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Cystoisosporiasis Medication

  • Author: Venkat R Minnaganti, MD, FACP; Chief Editor: Michael Stuart Bronze, MD  more...
Updated: Dec 02, 2015

Medication Summary

Cystoisosporiasis does not respond well to most antibiotics used to treat diarrhea. Oral trimethoprim-sulfamethoxazole (TMP-SMZ) is the drug of choice. In patients who are intolerant to sulfonamides, pyrimethamine with folinic acid may be given for 2-4 weeks. Patients with AIDS may require long-term maintenance therapy with TMP-SMZ for suppression of C belli. Alternatively, pyrimethamine with sulfadoxine may be given.

Anecdotal case reports document improvement with albendazole, bismuth subsalicylate, diclazuril, furazolidone, metronidazole, and quinacrine; however, clinical trials are lacking.



Class Summary

Therapy must be comprehensive and cover all likely pathogens in the context of this clinical setting.

TMP-SMZ is the drug of choice because it is the best-studied and most readily available agent. An alternative for long-term prophylaxis is pyrimethamine with sulfadiazine or sulfadoxine (either of which should be accompanied by folinic acid). Studies have proposed the veterinary agent diclazuril as a possible drug of choice if further studies confirm its use and safety.

Trimethoprim-sulfamethoxazole (Bactrim DS, Septra DS)


TMP-SMZ inhibits bacterial growth by inhibiting synthesis of dihydrofolic acid. It is the drug of choice and is curative in the immunocompetent host. It can be used for treatment and then ongoing prophylaxis in the immunocompromised host.

Pyrimethamine (Daraprim)


Pyrimethamine is a folic acid antagonist that selectively inhibits plasmodial dihydrofolate reductase. It is the second drug of choice and is particularly useful for those who cannot tolerate sulfonamides. It can also be used for prophylaxis when combined with sulfadiazine or sulfadoxine. Administer it with folinic acid to prevent hematologic toxicities.



Diclazuril is investigational in the United States. This benzene acetonitrile derivative is a veterinary antiparasitic that has shown good safety and efficacy in a small number of studies involving a small number of humans. Clinical trials have been completed for use in patients with AIDS and cryptosporidial-related diarrhea.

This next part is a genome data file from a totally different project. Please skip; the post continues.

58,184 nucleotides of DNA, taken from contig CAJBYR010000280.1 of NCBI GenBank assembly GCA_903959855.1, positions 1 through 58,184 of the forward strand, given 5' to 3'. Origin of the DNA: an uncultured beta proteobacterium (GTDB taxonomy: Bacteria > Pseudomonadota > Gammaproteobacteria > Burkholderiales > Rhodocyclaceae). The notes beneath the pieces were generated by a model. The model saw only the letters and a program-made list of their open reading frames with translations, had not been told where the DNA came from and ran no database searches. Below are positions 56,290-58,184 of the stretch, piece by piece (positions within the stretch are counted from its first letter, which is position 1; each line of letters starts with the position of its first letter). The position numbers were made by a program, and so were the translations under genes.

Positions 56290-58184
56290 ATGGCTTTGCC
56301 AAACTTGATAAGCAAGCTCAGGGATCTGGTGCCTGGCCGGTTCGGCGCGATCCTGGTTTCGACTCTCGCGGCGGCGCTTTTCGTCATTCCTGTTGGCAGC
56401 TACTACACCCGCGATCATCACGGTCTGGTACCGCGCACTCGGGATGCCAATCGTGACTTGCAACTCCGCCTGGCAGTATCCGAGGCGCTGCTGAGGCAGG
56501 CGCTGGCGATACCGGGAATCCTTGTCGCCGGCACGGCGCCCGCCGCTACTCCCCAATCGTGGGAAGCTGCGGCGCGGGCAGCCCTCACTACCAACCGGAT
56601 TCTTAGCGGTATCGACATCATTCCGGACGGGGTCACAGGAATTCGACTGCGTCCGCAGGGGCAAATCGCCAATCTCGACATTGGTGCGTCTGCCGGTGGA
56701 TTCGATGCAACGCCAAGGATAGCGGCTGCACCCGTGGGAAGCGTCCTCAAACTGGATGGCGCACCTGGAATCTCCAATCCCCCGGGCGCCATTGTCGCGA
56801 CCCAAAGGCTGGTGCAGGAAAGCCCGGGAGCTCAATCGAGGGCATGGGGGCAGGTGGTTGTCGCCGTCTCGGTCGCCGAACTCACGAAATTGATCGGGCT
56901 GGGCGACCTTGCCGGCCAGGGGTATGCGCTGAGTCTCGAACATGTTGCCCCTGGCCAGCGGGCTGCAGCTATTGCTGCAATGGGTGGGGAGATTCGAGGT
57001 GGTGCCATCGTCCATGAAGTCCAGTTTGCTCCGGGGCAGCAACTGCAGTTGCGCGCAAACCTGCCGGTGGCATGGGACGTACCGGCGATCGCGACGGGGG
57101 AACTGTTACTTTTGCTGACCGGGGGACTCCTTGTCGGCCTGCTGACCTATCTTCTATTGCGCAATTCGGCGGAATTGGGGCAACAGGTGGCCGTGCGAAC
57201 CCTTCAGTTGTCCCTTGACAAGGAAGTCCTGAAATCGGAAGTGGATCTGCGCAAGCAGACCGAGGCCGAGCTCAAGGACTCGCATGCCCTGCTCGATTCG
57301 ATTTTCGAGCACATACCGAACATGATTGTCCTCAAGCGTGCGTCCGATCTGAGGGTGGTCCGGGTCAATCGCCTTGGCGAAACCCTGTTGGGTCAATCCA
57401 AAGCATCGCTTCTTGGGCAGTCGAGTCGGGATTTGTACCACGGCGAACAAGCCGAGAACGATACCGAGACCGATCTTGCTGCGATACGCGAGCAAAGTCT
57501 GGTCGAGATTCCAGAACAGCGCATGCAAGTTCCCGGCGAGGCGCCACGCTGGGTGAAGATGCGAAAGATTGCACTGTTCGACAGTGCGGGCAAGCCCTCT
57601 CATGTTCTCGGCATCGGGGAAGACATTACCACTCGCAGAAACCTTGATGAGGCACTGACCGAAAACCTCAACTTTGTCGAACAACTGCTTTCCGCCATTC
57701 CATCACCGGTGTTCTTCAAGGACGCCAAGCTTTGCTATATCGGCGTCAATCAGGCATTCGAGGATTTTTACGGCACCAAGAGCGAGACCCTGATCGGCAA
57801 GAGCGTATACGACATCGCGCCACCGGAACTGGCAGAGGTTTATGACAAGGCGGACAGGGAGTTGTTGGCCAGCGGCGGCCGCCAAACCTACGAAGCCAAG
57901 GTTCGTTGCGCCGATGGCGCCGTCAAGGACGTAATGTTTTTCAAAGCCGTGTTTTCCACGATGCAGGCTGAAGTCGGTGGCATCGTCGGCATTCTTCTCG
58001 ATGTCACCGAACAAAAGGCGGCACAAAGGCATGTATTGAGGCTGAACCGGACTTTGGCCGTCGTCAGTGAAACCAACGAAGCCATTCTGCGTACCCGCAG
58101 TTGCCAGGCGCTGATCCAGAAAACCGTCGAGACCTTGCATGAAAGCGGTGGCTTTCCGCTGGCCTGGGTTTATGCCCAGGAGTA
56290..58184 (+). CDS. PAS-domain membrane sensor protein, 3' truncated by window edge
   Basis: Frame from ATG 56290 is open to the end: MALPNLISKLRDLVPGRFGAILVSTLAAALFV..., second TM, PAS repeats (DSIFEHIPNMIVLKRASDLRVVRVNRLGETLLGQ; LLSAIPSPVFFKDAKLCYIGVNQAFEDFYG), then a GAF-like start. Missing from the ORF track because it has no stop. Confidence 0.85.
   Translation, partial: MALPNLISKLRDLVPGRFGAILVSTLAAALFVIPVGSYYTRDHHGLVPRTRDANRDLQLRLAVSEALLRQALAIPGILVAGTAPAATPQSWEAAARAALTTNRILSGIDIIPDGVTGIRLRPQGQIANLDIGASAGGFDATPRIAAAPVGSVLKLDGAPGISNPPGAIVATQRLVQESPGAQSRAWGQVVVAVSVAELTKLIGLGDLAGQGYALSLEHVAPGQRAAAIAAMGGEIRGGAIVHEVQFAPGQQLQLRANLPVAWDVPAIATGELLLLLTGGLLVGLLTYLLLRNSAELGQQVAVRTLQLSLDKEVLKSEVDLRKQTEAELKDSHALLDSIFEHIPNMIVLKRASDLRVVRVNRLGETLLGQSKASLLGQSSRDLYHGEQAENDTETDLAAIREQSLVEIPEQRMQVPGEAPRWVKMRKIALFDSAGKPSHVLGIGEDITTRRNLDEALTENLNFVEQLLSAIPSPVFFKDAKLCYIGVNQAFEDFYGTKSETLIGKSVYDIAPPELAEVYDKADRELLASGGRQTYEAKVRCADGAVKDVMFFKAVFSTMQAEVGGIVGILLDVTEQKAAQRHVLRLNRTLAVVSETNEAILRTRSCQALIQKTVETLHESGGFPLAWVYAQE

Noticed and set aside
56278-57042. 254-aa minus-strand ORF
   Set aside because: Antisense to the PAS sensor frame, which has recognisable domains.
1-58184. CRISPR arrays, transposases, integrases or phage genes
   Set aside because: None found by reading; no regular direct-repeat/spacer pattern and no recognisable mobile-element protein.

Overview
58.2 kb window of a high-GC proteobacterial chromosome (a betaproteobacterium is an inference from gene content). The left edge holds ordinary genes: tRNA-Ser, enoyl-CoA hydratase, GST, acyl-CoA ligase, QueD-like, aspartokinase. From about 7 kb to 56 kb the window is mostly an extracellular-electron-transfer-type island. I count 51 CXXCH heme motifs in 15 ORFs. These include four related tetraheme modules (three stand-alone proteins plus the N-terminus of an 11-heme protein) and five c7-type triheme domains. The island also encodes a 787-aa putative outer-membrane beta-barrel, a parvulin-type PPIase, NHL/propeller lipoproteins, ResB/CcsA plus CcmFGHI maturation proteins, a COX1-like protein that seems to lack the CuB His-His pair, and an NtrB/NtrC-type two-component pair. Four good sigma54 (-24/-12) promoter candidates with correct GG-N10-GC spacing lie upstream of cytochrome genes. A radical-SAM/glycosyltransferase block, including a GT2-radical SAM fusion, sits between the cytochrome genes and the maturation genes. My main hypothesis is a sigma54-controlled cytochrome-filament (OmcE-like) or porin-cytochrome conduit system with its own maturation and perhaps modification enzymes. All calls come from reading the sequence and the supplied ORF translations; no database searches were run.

Class Summary

Vitamins are used to correct folic acid deficiency resulting from use of folic acid antagonists.



A derivative of folic acid, which is used with folic acid antagonists such as sulfonamides and pyrimethamine.

Contributor Information and Disclosures

Venkat R Minnaganti, MD, FACP Consulting Staff, Department of Medicine, Winthrop University Hospital; Clinical Instructor, Department of Internal Medicine, Division of Infectious Disease, SUNY Stony Brook University School of Medicine

Venkat R Minnaganti, MD, FACP is a member of the following medical societies: All India Ophthalmological Society, American College of Physicians, American Medical Association, American Society for Microbiology, Infectious Diseases Society of America

Disclosure: Nothing to disclose.

Specialty Editor Board

Francisco Talavera, PharmD, PhD Adjunct Assistant Professor, University of Nebraska Medical Center College of Pharmacy; Editor-in-Chief, Medscape Drug Reference

Disclosure: Received salary from Medscape for employment. for: Medscape.

John W King, MD Professor of Medicine, Chief, Section of Infectious Diseases, Director, Viral Therapeutics Clinics for Hepatitis, Louisiana State University Health Sciences Center; Consultant in Infectious Diseases, Overton Brooks Veterans Affairs Medical Center

John W King, MD is a member of the following medical societies: American Association for the Advancement of Science, American College of Physicians, American Federation for Medical Research, Association of Subspecialty Professors, American Society for Microbiology, Infectious Diseases Society of America, Sigma Xi

Disclosure: Nothing to disclose.

Chief Editor

Michael Stuart Bronze, MD David Ross Boyd Professor and Chairman, Department of Medicine, Stewart G Wolf Endowed Chair in Internal Medicine, Department of Medicine, University of Oklahoma Health Science Center; Master of the American College of Physicians; Fellow, Infectious Diseases Society of America

Michael Stuart Bronze, MD is a member of the following medical societies: Alpha Omega Alpha, American Medical Association, Oklahoma State Medical Association, Southern Society for Clinical Investigation, Association of Professors of Medicine, American College of Physicians, Infectious Diseases Society of America

Disclosure: Nothing to disclose.

Additional Contributors

Klaus-Dieter Lessnau, MD, FCCP Clinical Associate Professor of Medicine, New York University School of Medicine; Medical Director, Pulmonary Physiology Laboratory; Director of Research in Pulmonary Medicine, Department of Medicine, Section of Pulmonary Medicine, Lenox Hill Hospital

Klaus-Dieter Lessnau, MD, FCCP is a member of the following medical societies: American College of Chest Physicians, American College of Physicians, American Medical Association, American Thoracic Society, Society of Critical Care Medicine

Disclosure: Nothing to disclose.

Glenn Fennelly, MD, MPH Director, Division of Infectious Diseases, Lewis M Fraad Department of Pediatrics, Jacobi Medical Center; Clinical Associate Professor of Pediatrics, Albert Einstein College of Medicine

Glenn Fennelly, MD, MPH is a member of the following medical societies: Pediatric Infectious Diseases Society

Disclosure: Nothing to disclose.

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Oocyst of Cystoisospora belli with 2 sporoblasts. From the Image Library, Division of Parasitic Diseases at the National Center for Infectious Diseases, Centers for Disease Control and Prevention (CDC), Atlanta, Georgia.
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